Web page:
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Cogs and Monsters

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Cogs and Monsters

What Economics Is, and What It Should Be

Princeton UP,

15 min read
8 take-aways
Audio & text

What's inside?

The digital age is shaping the future direction of economics. 

Editorial Rating



  • Overview
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  • Insider's Take


In a book brimming with insights and expertise, professor Diane Coyle offers a wide-ranging overview of the current state of economics, a field that has come under fierce fire in recent years. Coyle disputes many of the straw-man criticisms without being polemical, but she does call for a rethinking of some of the assumptions on which the science is based that have had adverse societal impacts. Her work on the digital economy, in particular, provides nuanced conclusions on how to measure, regulate and manage it. Analysts and executives will find this a valuable look at the modern economy.


Economics has evolved – for the better – by incorporating psychology, technology and history.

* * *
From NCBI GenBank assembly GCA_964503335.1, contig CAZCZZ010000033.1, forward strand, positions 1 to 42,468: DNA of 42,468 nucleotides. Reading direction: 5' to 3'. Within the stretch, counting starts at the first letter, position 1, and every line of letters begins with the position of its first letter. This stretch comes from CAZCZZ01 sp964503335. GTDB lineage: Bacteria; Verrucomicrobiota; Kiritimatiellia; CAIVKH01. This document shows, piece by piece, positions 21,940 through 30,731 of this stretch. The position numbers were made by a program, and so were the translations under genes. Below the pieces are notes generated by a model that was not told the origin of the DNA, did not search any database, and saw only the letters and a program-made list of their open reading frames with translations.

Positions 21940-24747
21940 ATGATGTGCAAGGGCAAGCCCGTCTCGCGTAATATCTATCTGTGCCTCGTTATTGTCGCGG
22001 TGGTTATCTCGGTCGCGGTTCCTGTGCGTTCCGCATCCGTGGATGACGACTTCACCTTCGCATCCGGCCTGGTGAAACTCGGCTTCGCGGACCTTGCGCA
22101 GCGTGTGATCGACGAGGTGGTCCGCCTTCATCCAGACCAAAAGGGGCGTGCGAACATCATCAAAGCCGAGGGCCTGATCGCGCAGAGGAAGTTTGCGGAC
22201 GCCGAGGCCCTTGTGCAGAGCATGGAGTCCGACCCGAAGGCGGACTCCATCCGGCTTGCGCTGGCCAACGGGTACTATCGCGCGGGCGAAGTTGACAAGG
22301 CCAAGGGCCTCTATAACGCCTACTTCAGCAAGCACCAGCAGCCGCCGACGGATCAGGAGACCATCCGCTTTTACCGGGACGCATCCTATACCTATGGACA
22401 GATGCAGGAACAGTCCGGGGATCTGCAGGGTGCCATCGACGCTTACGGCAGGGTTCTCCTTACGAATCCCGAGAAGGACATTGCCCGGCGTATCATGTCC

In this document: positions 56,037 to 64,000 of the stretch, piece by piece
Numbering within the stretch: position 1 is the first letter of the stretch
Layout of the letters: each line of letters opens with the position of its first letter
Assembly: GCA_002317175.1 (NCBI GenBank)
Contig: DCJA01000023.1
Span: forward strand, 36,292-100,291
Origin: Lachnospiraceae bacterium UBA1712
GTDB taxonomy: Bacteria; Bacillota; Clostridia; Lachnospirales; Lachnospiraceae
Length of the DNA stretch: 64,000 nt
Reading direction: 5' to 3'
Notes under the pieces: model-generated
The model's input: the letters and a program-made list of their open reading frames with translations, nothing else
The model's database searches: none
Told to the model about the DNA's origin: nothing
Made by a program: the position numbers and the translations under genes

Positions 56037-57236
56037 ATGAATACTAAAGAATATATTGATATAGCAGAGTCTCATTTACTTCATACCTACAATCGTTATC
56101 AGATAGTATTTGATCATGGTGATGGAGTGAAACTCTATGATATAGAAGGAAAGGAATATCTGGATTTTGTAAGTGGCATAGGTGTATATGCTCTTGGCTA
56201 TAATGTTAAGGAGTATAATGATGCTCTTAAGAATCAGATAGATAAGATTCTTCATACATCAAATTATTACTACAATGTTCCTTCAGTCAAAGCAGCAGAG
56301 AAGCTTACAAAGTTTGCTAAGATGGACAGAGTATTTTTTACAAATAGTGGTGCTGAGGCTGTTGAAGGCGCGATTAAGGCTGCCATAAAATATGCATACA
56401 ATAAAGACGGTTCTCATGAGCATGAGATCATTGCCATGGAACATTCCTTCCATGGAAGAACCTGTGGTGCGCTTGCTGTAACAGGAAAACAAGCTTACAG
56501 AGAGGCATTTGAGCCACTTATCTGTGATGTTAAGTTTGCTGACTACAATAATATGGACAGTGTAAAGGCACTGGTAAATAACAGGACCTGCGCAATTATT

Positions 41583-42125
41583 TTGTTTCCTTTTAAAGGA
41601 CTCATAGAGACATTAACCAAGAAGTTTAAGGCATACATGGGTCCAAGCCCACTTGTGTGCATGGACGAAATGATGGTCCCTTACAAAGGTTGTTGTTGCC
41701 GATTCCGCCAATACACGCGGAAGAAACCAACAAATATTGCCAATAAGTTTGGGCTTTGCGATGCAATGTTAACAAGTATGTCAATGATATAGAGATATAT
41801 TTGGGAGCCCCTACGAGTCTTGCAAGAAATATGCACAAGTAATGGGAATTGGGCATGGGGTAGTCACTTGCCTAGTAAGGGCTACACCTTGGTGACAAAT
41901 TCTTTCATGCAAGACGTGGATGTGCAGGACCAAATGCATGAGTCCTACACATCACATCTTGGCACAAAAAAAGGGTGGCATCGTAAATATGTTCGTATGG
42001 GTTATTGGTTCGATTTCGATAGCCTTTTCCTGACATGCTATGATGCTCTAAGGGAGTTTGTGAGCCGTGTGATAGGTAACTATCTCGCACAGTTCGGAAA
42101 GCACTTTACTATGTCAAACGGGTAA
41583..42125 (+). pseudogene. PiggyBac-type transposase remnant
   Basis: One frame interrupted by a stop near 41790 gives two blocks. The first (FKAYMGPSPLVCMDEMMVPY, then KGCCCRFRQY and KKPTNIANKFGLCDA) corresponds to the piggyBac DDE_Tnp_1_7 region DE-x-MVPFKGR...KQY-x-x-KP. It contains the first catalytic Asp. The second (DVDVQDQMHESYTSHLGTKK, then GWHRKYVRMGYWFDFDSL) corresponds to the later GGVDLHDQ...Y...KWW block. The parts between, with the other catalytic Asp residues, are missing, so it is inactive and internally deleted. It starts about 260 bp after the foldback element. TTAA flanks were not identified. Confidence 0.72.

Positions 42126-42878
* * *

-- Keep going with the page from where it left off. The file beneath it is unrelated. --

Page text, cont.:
Many economists have responded to popular criticisms of their field in the aftermath of the 2008 Great Financial Crisis (GFC) and have taken its lessons to heart. The accusation that economics wants to be a more precise, hard science, like physics, is no longer as valid as it was in the past. 

The current movement toward more empirical research – aided by big data and computing power, and even randomized control trials – pushes against this stereotype of theoretical and abstract approaches. Insiders know that the field of economics is evolving positively, as it more and more integrates the impacts of psychology, technology, institutions, history and culture, asymmetric information, and transaction costs.

Macroeconomics is the most prominent subspecialty in economics, at least to most outsiders, and it treats the most volatile and unpredictable problems that occur on national and global levels. But most economists are actually employed to work on specific microeconomic issues, where knowledge is...

About the Author

Diane Coyle is a professor of public policy at the University of Cambridge. Her previous books include Markets, States, and People; GDP: A Brief but Affectionate History; and The Economics of Enough.

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